Hampshire Dragonflies
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The species pages give a brief description followed by observed behaviour patterns, a flight chart, where to see and a link to a photo gallery. With the wealth of identification information available through books, websites etc I've concentrated on species behaviour patterns to further aid identification in the field, along with some choice examples experienced over the years.

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Anisoptera - Dragonflies
Dragonflies are insects in the sub-order Anisoptera (meaning "unequal-winged"). Hind wings are usually shorter and broader than forewings. They are usually large, strongly flying insects that can often be found flying well away from water. When at rest, they hold their wings out from the body, often at right angles to it. The eyes are very large and usually touch, at least at a point.

Aeshnidae - Hawker Dragonflies
Large, fast-flying dragonflies. Often found feeding and roosting far from water.
Hangs vertically when perched.
Behind Blue EyesBlue-eyed Hawker A medium-large (57 - 66mm), colourful migrant preferring well-vegetated shallow still waters which mostly dry out during summer.. A frequent visitor to the Thames basin in summer.
Whack-A-MoleSouthern Hawker A large (70mm), colourful and inquisitive hawker preferring well-vegetated still waters, but may be found far from water on heaths and along forest rides
StealthBrown HawkerA large (73mm), fast and elusive hawker obvious golden brown wings. Preferring slow-flowing mud-based rivers, but may be found patrolling nearby lakes, ponds and streams.
Green-eyed Hawker (Aeshna isosceles)Green-eyed  Hawker A large, (63mm) hawker similar to the Brown Hawker but with clear wings and stunning green eyes. Currently only found in low-lying grazing meadows. fems & ditches in East Anglia and west Kent.
BunkMoorland HawkerA large (65-80mm) hawker preferring moorland and mountain pools. Scarce in Hampshire but an occasional visitor to the New Forest where it can be found patrolling shallow acid ponds.
RestMigrant Hawker A small (63mm) hawker found in large numbers patrolling well-vegetated water bodies.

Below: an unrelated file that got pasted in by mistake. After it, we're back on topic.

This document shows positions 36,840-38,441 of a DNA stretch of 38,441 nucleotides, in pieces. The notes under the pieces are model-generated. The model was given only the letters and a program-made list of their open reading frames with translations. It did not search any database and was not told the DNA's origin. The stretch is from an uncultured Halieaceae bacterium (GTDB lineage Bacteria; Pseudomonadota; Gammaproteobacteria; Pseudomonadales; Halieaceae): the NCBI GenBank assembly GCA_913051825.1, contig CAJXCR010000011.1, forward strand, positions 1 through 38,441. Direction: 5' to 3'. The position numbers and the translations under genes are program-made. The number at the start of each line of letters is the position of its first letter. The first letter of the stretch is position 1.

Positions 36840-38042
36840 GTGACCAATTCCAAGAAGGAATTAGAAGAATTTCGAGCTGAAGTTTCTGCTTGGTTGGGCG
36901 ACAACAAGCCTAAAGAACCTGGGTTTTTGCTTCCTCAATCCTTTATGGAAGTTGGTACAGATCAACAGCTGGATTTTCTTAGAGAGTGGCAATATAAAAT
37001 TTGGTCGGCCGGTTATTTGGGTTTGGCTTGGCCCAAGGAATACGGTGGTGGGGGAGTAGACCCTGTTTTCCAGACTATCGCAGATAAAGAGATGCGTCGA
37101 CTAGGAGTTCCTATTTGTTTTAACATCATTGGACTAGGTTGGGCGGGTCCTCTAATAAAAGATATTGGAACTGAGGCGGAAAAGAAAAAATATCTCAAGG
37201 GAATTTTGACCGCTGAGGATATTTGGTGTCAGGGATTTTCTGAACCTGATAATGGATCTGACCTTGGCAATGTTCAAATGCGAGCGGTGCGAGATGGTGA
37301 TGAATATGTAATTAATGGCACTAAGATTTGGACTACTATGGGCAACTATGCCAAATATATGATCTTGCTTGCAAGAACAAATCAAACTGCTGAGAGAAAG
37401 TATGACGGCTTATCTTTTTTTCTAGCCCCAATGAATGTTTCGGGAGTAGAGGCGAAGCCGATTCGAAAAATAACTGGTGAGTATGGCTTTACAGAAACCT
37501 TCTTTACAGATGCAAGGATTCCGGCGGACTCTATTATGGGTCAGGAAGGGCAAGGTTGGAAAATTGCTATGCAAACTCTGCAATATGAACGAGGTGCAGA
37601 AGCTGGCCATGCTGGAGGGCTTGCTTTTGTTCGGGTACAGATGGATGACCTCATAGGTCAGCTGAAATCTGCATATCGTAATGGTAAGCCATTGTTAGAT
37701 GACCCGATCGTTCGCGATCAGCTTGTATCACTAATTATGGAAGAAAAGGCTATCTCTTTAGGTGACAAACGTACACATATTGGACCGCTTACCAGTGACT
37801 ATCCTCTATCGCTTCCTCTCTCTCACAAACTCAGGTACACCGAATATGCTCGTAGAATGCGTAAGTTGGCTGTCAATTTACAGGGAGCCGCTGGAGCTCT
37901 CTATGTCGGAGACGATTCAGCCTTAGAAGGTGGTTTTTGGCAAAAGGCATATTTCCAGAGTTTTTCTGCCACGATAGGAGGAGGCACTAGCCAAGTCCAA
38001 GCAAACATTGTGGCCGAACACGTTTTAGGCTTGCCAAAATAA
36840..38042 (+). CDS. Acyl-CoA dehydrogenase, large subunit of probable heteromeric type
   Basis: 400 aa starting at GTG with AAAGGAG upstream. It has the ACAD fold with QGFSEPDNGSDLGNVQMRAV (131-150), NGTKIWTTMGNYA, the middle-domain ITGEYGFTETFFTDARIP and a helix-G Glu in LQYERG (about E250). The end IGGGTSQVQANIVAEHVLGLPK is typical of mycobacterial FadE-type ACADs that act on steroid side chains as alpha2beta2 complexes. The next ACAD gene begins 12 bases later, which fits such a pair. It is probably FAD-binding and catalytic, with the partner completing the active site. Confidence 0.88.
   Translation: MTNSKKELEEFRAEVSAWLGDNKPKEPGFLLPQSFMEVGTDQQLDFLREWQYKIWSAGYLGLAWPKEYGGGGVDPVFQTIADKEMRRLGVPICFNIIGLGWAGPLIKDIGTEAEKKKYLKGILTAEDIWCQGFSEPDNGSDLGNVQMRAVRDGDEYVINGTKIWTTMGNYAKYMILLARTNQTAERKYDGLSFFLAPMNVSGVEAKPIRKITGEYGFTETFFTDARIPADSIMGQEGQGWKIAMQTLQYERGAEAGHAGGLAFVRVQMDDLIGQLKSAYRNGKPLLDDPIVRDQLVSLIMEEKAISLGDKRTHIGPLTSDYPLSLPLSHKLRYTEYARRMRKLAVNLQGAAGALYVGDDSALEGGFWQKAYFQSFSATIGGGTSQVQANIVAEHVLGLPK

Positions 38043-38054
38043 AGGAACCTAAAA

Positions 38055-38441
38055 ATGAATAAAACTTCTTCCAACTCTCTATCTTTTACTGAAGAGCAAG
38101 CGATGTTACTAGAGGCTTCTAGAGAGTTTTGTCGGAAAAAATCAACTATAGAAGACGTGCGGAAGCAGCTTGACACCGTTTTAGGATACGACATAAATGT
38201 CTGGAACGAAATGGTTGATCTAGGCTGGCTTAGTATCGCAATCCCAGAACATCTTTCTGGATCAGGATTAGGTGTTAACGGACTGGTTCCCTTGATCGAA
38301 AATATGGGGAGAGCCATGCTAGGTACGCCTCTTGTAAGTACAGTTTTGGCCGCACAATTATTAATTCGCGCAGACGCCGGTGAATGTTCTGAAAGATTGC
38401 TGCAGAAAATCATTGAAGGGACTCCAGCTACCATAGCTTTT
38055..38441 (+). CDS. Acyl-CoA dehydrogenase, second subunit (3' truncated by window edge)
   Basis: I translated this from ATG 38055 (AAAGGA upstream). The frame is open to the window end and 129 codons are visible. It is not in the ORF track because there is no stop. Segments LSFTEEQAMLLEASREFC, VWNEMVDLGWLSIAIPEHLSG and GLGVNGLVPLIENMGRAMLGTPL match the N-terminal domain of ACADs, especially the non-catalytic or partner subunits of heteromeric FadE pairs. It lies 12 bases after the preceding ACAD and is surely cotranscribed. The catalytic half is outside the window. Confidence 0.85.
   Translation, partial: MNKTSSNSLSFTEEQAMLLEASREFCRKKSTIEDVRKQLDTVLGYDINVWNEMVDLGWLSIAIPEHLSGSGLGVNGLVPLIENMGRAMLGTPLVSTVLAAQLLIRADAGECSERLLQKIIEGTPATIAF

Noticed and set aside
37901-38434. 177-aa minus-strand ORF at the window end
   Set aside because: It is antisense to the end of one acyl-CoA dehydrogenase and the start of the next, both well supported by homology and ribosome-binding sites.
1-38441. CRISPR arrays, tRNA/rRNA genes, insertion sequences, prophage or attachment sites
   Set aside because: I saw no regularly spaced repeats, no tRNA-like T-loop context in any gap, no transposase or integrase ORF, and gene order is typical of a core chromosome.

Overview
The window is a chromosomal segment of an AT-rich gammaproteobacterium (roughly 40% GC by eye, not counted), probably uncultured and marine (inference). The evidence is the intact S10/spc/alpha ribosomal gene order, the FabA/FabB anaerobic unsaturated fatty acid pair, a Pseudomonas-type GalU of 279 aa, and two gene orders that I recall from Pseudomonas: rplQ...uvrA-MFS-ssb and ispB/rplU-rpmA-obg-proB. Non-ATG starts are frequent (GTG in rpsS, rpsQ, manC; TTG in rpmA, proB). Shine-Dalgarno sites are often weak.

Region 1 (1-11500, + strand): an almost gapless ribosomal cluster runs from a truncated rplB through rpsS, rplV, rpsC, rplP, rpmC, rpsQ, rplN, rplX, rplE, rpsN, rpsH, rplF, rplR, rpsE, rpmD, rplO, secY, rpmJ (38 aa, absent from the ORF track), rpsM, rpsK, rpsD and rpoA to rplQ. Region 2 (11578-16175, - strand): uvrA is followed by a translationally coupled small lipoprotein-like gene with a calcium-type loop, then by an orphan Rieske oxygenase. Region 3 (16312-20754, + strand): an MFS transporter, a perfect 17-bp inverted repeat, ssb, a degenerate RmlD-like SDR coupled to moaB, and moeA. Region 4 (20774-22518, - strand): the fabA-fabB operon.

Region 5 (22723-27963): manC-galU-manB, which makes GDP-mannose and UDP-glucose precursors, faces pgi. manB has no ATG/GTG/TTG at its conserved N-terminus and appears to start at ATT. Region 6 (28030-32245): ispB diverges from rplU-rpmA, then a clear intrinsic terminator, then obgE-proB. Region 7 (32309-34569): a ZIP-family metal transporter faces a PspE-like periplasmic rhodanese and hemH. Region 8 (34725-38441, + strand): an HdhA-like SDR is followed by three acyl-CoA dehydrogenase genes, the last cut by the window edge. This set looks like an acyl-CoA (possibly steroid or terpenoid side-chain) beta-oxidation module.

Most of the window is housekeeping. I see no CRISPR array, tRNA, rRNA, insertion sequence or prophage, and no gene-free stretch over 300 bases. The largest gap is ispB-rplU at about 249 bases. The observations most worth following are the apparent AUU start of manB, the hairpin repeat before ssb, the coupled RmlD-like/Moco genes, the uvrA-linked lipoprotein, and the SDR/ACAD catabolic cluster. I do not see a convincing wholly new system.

Battle-ScarredEmperor DragonflyA large (78mm) and active dragonfly preferring well-vegetated standing water but may be found along canals and rivers.
Be Careful What You Wish ForLesser EmperorSimilar to our own native Emperor Dragonfly but smaller and not as vibrant  There is a bright blue "saddle" at S2 is very noticeable, even in flight. The rest of the abdomen and the thorax is brown while the eyes are bright green.  
OneHairy Dragonfly A relatively small (55mm) hawker and the first hawker on the wing. Preferring unpolluted, well-vegetated water bodies.

Cordulegastridae - Golden-ringed Dragonflies

Unmistakenly-marked large dragonfly
With Compliments Golden-ringed Dragonfly A large (male-74mm, female-84mm) and impressive dragonfly, preferring acidic rivers and streams of all sizes. 

- Emerald Dragonflies
Metallic green with characteristic green eyes
Time For Reflection Downy EmeraldA moderately sized (48mm) dragonfly with a downy thorax and metallic green body with a copper sheen.
Brilliant Emerald (Somatochlora metallica) Brilliant EmeraldA moderately sized (48mm)dragonfly superficially similar to Downy Emerald but with a more obvious metallic green body and apple green eyes.

Gomphidae - Club-tailed Dragonflies

Medium-sized with yellow & black markings
You're Never Too Old To Go Clubbing Common Club-tail This is a medium-sized (50mm) dragonfly with both sexes having a noticeably clubbed tail.  

Libellulidae - Chasers, Skimmers and Darters

Small to medium-sized dragonflies usually found in large numbers.
Usually perch low down and close to water
Male White-faced Darter  White-faced Darter The White-faced Darter is a small (33-37mm) dark dragonfly, with a pale creamy white frons.
Stirling Black DarterA small (29-34mm) moorland dragonfly found in peat moss and heaths, breeding in ponds, bog pools and drainage ditches. Can be found in large numbers locally.
The Visitor Red-veined DarterThis medium-sized (38-40mm) is a fairly frequent migrant to the UK and can be found at suitable sites along the south coast in reasonable numbers.
Local Hero Ruddy DarterA very localised medium-sized (34-36mm) dragonfly which is superficially similar to the Common Darter.
Gratuitous Common DarterA very common medium-sized (34-36mm) dragonfly which is usually found in ponds and other still, or even brackish waters.